It is Sunday evening, and I have had an absolutely wonderful week. After working hard for a Friday deadline on my first independent project (Communique New Headquarters, Seoul), I have had a quiet weekend with some time to relax and recuperate from the intensity of the last few days.
Today I cooked a beautiful meal for Linda Lloyd-Jones (head of exhibitions at the Victoria and Albert Museum), and David Lloyd-Jones (pioneer of sustainable architectural design in the United Kingdom). The menu included a selection of French cheeses and sausage, quince, and champagne; Italian bresaola beef drenched in olive oil with black peppercorns and fresh mozzarella, garnished with rocket and pomodorino tomatoes; halved baby gem lettuce with pan fried prawns and soft boiled duck egg, drizzled with spicy honey mustard dressing, and dark chocolate ganache with whipped cream and clementine wedges.
Linda and David are in their sixties, and spending more time with them is part of our family effort to cultivate a more diverse group of friends from all generations and all parts of society. In a way, enjoying wonderful food and finding inspiration from the way they live their lives is just as much about broadening my perspective as are these letters to you. Stepping away from the intensity of design to find harmony and joy through conversation and a shared meal reminds me of the importance of mental tranquillity and stability in our lives and work. I found myself wondering whether we designers could work with that same lightness, joy, and freedom as we design, rather than putting ourselves underthe typical enormous pressure to excel? I was not surprised that the hours I spent working after they left were incredibly productive.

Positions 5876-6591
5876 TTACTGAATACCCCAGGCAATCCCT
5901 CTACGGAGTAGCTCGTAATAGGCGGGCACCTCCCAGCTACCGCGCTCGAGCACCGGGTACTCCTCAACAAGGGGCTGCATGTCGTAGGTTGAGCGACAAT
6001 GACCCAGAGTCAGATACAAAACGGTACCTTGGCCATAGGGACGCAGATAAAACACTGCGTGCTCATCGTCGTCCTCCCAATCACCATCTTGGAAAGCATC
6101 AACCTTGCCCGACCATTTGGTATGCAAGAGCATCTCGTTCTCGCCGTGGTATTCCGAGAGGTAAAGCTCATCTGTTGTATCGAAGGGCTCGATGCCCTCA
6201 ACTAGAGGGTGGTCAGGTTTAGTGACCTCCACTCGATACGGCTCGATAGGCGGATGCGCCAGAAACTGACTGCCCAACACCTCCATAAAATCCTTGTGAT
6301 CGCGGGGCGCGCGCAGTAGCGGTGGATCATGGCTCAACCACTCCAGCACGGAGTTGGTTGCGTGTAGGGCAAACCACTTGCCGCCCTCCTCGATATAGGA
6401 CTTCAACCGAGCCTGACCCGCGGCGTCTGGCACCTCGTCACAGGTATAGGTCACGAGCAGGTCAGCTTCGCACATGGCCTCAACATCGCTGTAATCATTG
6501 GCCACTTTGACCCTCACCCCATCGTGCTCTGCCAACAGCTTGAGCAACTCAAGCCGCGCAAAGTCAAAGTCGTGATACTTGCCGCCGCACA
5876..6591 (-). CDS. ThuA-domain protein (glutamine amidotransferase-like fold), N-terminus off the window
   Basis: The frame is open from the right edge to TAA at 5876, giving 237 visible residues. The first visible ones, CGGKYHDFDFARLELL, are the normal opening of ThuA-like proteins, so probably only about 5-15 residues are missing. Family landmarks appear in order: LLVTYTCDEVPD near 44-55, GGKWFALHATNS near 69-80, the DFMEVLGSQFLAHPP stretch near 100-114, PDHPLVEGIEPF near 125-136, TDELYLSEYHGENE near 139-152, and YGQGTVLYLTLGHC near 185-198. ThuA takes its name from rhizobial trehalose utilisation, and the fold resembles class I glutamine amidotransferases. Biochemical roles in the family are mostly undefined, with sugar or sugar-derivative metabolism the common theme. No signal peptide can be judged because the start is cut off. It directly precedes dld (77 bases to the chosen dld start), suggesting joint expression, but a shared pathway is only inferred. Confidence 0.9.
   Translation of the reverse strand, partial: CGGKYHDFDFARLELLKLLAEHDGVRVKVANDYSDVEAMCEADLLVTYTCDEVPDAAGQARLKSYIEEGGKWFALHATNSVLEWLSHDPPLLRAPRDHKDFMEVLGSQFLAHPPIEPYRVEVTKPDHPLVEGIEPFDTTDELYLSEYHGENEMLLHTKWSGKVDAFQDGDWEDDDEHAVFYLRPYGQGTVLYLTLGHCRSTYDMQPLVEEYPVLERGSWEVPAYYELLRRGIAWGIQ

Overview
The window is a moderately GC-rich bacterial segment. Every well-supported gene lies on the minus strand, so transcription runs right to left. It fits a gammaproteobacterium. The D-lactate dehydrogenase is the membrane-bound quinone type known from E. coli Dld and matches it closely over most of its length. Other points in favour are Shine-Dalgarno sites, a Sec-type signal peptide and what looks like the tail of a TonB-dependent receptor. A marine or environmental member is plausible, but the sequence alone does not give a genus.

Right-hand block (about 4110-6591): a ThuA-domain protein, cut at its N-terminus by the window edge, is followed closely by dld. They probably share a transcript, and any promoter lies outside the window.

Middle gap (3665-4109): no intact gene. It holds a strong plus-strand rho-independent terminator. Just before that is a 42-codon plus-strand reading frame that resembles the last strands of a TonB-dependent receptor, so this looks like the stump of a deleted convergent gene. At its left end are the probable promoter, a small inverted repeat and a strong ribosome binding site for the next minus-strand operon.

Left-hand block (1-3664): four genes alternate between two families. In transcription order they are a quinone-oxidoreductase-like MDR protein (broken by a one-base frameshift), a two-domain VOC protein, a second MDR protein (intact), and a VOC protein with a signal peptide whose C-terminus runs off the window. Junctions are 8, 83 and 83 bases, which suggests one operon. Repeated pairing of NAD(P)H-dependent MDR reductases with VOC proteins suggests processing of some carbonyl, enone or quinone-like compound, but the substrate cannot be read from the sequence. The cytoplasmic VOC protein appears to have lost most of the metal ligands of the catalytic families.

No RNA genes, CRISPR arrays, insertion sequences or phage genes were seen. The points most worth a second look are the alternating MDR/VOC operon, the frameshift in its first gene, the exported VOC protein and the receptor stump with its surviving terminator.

The teleconference with Communique on Friday was a small victory noteworthy for this letter. Through the process of working diligently for the client, maintaining an honest and reasonable dialogue, we have naturally increased the scope of the project to include the reconstruction of the whole façade of the building. Our conversation led the client to realise that rather than spending fifty million won to mask the façade with cheap and short-lived materials, it would be better to spend perhaps sixty or seventy million on a durable, high-performance façade that would last for decades.
In other news, I have started my AD magazine 2050: Designing Our Tomorrow article, which will be my 35-years-from-now self critiquing my work today.
All best wishes, your grandfather. 19 October, 2014. London.